BRC1-4RPA corrected the HDR defect as well as these other two
fusions, even though it was expressed at a lower level.
HDR appears to be in competition w ith a second DSB repair
pathway, ter med SSA (14, 28). When a DSB occurs bet ween
sequence repeats and is resected to ssDNA, annealing of the
Fig. 2. Correction of the HDR defect and phe-
notypes associated with impaired HDR in Brca2
mutant cells by stable expression of the BRC-
RPA proteins. (a) BRC-RPA expression vectors
were cotransfected into V-C8 cells with a neo-
mycin phosphotransferase gene (neo). Immu-
noprecipitation with anti-FLAG antibody fol-
lowed by Western blot analysis shows BRC-RPA
expression (
-FLAG) and interaction with
Rad51 (
-Rad51). (b) HDR is increased nearly to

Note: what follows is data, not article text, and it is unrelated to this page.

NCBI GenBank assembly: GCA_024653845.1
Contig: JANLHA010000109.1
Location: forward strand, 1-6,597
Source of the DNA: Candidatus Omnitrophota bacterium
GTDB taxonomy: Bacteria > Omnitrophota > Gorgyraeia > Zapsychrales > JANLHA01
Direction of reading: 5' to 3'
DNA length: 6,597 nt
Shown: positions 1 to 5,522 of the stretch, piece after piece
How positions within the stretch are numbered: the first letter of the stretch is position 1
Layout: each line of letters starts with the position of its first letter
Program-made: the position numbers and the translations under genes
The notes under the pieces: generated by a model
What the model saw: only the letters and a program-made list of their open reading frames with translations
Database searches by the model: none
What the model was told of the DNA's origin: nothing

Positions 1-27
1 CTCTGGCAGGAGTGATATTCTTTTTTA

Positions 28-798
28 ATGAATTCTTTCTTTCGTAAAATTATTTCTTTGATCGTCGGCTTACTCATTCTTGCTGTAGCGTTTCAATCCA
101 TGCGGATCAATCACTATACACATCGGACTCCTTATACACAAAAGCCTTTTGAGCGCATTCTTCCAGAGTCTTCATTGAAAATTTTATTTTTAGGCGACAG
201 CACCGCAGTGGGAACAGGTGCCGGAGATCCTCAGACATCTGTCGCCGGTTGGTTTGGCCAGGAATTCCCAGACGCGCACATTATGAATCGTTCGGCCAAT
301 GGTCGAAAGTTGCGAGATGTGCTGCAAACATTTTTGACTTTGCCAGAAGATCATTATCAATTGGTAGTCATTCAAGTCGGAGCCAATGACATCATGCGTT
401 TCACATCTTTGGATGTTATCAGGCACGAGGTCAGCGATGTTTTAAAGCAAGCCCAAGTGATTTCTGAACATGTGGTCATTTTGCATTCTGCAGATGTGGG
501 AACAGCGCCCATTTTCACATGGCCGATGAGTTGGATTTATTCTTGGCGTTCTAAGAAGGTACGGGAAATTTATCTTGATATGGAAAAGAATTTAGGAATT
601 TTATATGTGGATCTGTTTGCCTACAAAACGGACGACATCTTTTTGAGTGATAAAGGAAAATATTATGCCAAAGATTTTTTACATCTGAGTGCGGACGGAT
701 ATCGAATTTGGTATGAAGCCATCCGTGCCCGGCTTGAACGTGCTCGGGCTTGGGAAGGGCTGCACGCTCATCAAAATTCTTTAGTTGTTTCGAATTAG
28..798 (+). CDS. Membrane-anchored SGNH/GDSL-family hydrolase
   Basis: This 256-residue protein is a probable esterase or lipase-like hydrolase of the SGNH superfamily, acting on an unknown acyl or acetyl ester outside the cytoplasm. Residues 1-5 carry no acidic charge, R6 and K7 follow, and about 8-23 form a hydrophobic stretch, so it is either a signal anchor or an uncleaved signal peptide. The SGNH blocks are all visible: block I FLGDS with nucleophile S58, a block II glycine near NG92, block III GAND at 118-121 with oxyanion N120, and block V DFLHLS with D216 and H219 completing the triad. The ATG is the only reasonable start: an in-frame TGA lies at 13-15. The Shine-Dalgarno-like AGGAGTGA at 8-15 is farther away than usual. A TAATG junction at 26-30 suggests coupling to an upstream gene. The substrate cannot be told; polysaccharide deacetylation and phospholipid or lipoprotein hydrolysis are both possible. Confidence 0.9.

wild-type levels in V-C8 cells stably expressing
BRC-RPA proteins. Asterisks indicate a statisti-
cally significant difference from parental V-C8
cells (P 0.0001; n 6). (c) SSA is suppressed in
V-C8 cells stably expressing BRC-RPA proteins.
The 0.8-kb PCR fragment derived from primers
SA-F and SA-R2 specifically detects the SSA re-
pair product, whereas the 1.1-kb PCR fragment
from primers SA-F and SA-R1 detects a structur-
ally intact reporter, i.e., from HDR and NHEJ, as
well as the parental DR-GFP reporter. See Fig.
5a for quantitation. (d) Rad51 focus formation
in response to DNA-damaging agents is re-
stored in V-C8 cells stably expressing BRC-RPA
proteins. Representative wild-type (V79), Brca2
mutant (V-C8), or Brca2 mutant cells stably ex-
pressing the indicated BRC-RPA peptides are
shown after IR. Note that Rad51 is diffusely
present on the chromatin of the BRC3RPA and
BRC1–4RPA cell lines. Exponentially growing
cells were irradiated with 12 Gy of IR and ana-
lyzed 7 h later for Rad51 foci. See Fig. 5b for
quantitation. (e) Hypersensitivity of Brca2 mu-
tant cells to DNA-damaging agents is reduced
or eliminated with BRC-RPA expression. Sur-
vival was assessed by crystal violet staining after